Encouraging discouragement

It seems unfortunate that the RCMP have to take time from doing all the other things they have to do to engage in a public relations exercise to protect us from our own carelessness. But that’s what it comes down to.

The issue is theft of and from vehicles. As the authorities have been telling us for decades – thieves on the prowl will hit cars that are open/running/have valuables on display. Your chances of getting your vehicle stolen or stolen from are much less if you don’t do these things.

So… to the good news. Recently Slave Lake RCMP did a little blitz, checking on 587 parked vehicles over a week. Only 20 of them were unlocked.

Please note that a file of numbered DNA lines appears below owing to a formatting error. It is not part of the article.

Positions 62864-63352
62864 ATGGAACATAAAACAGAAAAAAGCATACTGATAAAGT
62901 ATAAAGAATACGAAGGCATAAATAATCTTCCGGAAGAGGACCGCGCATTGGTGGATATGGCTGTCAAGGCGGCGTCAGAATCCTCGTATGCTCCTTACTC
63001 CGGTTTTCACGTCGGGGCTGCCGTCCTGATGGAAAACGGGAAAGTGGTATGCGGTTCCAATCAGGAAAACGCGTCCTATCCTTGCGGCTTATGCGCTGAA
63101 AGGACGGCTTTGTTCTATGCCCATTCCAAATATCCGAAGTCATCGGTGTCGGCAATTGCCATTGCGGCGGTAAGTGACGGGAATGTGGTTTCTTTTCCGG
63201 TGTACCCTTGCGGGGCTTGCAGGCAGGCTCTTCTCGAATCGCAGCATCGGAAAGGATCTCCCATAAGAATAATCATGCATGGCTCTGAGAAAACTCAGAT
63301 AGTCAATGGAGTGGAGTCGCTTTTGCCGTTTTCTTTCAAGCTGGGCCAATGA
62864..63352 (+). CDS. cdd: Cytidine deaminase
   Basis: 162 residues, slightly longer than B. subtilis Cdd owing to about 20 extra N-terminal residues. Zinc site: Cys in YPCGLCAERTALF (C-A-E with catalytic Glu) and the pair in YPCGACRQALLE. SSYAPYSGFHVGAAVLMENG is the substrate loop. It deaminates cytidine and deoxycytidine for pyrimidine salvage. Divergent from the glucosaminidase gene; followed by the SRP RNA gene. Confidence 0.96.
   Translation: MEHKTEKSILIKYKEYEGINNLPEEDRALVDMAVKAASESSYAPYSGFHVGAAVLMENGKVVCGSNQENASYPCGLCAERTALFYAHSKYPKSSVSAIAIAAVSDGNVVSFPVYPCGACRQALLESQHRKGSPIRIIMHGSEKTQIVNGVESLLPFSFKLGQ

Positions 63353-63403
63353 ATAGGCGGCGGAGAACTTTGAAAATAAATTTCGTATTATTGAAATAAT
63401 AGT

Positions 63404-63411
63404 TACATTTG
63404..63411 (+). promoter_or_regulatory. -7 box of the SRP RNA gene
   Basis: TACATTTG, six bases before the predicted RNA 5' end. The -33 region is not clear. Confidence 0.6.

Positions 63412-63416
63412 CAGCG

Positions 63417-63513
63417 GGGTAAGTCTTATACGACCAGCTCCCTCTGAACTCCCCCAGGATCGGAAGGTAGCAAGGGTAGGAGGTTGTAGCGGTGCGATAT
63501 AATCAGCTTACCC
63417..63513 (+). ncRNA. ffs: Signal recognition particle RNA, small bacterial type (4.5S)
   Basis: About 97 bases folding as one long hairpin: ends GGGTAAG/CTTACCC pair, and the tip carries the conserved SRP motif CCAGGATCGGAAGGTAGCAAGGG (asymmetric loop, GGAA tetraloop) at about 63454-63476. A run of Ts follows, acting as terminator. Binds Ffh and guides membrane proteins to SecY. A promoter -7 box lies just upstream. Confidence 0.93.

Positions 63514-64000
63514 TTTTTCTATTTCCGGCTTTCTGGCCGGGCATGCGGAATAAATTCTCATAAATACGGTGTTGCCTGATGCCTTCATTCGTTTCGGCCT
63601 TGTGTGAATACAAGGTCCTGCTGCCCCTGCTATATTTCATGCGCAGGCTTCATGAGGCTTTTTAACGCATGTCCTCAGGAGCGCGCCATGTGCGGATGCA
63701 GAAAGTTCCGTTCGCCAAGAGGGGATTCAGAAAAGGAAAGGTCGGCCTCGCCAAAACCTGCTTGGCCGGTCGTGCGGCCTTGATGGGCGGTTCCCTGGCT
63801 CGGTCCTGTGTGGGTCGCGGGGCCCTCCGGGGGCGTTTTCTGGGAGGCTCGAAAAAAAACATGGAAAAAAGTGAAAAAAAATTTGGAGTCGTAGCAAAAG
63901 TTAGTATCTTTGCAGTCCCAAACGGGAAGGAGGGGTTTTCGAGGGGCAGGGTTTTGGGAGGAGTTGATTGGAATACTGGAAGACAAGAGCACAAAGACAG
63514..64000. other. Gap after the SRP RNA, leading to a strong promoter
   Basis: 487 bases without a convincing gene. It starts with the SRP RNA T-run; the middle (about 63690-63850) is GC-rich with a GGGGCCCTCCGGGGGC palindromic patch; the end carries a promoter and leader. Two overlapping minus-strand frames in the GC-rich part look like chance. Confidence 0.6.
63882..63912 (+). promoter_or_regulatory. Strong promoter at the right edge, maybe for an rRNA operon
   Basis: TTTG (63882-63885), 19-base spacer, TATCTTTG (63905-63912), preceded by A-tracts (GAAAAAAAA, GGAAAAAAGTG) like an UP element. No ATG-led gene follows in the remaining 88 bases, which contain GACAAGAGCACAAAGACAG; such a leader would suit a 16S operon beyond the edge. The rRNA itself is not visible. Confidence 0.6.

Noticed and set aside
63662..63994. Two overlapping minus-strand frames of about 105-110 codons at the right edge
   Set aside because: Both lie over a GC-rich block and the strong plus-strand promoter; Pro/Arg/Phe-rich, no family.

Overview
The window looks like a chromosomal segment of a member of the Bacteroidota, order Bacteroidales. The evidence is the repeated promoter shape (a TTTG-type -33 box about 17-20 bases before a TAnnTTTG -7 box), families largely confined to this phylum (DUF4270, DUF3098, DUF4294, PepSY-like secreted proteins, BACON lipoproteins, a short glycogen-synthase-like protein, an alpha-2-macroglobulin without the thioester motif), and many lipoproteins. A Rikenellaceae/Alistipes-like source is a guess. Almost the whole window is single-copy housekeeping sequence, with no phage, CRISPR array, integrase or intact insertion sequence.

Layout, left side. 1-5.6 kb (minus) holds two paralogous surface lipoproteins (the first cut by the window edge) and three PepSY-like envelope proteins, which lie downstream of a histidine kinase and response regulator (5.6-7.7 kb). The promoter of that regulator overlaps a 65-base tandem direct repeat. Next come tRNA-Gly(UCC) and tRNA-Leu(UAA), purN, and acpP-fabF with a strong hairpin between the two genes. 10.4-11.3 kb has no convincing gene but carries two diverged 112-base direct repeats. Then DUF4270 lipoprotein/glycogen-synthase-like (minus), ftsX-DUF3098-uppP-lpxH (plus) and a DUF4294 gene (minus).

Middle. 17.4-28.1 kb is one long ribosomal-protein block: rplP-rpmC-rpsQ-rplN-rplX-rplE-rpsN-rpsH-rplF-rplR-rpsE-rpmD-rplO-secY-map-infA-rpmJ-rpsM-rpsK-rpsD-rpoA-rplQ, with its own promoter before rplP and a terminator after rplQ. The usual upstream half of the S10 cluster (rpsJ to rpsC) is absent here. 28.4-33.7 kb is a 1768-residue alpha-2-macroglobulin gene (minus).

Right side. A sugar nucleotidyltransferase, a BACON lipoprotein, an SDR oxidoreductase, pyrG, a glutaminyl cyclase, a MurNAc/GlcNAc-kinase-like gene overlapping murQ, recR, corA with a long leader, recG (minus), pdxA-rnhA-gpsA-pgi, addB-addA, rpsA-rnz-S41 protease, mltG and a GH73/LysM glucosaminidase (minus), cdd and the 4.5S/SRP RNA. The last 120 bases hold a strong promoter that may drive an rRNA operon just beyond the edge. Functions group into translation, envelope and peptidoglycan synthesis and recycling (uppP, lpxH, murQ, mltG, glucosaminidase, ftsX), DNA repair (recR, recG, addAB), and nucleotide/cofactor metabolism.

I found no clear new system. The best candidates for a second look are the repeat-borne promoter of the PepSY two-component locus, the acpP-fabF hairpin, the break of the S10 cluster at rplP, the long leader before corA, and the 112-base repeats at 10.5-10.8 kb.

However, 50 of them had valuables “in plain view.”

Officers also found 15 vehicles parked and running, although not unlocked.
The program was part of the RCMP’s ‘Lock It Or Lose It’ campaign, an effort to reduce the incidence of such crimes.

The results were encouraging, says the news release, but there is room for improvement.

Oh boy is there ever. Alberta leads the nation in vehicle thefts. The most popular target is the Ford F150.

Statistics for theft from vehicles is harder to come by. But there is certainly a lot of it. Would it stop if everybody locked their vehicles and kept valuables out of sight? No it wouldn’t. A lot of this stuff is fueled by people desperate for drug money. Staff Sgt. John Spaans of the Slave Lake RCMP has said as much to The Leader. It is the case that many thieves will bypass a locked vehicle in favour of the easier score from the unlocked one they expect to come across soon. So locking and hiding valuables works as long as easier pickings are assured. If they aren’t, it won’t.

Meanwhile, nobody is getting to the heart of the problem, which is as deep and complicated as human nature itself.

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